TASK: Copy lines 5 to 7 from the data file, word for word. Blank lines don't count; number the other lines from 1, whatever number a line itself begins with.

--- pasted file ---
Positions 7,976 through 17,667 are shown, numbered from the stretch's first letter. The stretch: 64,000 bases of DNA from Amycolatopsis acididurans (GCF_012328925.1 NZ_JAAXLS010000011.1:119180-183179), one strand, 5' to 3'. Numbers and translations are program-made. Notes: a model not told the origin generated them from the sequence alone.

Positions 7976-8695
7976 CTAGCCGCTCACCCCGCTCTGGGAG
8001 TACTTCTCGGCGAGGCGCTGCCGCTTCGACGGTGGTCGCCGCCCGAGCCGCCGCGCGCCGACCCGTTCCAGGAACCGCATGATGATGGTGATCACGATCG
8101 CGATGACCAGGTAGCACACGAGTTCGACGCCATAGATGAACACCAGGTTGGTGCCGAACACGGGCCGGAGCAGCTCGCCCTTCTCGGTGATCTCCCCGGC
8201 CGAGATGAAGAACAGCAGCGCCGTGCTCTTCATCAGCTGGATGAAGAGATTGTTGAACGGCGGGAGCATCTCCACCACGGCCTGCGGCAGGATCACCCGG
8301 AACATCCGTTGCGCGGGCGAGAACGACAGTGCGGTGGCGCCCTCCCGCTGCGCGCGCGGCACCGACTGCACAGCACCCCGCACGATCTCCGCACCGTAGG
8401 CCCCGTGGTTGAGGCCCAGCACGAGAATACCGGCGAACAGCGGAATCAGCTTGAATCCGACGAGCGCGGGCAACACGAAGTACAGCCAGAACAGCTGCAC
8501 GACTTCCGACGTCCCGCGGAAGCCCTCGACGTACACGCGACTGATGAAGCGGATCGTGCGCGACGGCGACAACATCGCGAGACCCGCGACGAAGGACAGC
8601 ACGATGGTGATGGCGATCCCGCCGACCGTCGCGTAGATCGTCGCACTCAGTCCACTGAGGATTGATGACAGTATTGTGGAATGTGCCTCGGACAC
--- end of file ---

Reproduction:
8101 CGATGACCAGGTAGCACACGAGTTCGACGCCATAGATGAACACCAGGTTGGTGCCGAACACGGGCCGGAGCAGCTCGCCCTTCTCGGTGATCTCCCCGGC
8201 CGAGATGAAGAACAGCAGCGCCGTGCTCTTCATCAGCTGGATGAAGAGATTGTTGAACGGCGGGAGCATCTCCACCACGGCCTGCGGCAGGATCACCCGG
8301 AACATCCGTTGCGCGGGCGAGAACGACAGTGCGGTGGCGCCCTCCCGCTGCGCGCGCGGCACCGACTGCACAGCACCCCGCACGATCTCCGCACCGTAGG